Talks begin today at the United Nations to negotiate a total ban of nuclear weapons. Over 3,600 scientists have signed an open letter supporting the ban.
The use of nuclear weapons – arguably the most devastating of all weapons of mass destruction – is currently not necessarily prohibited under international law.
Tensions in Asia may soon boil over. If U.S. leaders fail to seek pathways to peace, the consequences may be grim, warns former National Security Council member.
Claims of the destructive powers of nuclear weapons have, for good reasons, been greatly exaggerated.
Nuclear power was a cornerstone of Japan's energy strategy for decades, until the Fukushima disaster. The current government wants to keep some nuclear reactors open, but has lost public support.
Sanctions and warnings have failed to stop Pyongyang's belligerence.
People have been rising up against nuclear weapons ever since the first one was used – and it hasn't been for nothing.
The country plays by different rules.
A useful avatar for threats both real and perceived, the notion of a pan-Islamic nuclear weapon has little to do with reality.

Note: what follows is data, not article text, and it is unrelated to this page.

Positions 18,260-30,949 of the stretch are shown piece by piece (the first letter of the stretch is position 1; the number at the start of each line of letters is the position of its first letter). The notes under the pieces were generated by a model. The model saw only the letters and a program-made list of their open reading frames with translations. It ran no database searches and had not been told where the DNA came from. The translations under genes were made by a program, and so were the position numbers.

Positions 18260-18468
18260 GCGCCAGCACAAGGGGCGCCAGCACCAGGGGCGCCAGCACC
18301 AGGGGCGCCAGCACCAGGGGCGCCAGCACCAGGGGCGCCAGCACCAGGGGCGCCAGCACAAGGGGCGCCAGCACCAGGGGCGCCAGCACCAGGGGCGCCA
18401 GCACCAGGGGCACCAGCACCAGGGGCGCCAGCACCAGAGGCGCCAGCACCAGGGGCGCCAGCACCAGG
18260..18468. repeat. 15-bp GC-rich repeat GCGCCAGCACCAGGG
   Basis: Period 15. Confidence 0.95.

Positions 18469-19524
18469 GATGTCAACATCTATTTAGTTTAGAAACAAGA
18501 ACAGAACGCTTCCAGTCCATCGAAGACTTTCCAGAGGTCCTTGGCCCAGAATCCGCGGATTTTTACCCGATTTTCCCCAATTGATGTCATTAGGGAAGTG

Nuclear bunkers are familiar Cold War artefacts, but many have been re-purposed or lie derelict.
Beijing has traditionally retained its nuclear weapons on a no-first-use basis, but it's ready to deploy them more assertively.
One of the world's worst nightmares could in fact be an unexpected opportunity.
It's two and a half minutes to midnight according to the Doomsday Clock. But what is the clock and why should we pay attention?
The entire concept of nuclear deterrence depends on the assumption that everything will always work perfectly.
Reports of a failed Trident missile launch have all sorts of political and security implications – but they don't necessarily spell catastrophe.
Former Texas Gov. Rick Perry has experience with energy, but if confirmed as secretary of energy, he should get ready to learn a lot about DOE's big jobs: nuclear security and basic science research.
This year saw nuclear weapons tested, stockpiles renewed, and disasters remembered.
The global nuclear non-proliferation regime depends on American leadership. What if Donald Trump loses interest?
In early December, the nations of the world are poised to take an historic step on nuclear weapons. Yet Australia sticks out like a sore thumb among Asia-Pacific nations in arguing against change.
Donald Trump will soon have command of thousands of nuclear weapons. This presents a new and unknown threat to global security - and an urgent incentive for all states to ban nuclear weapons.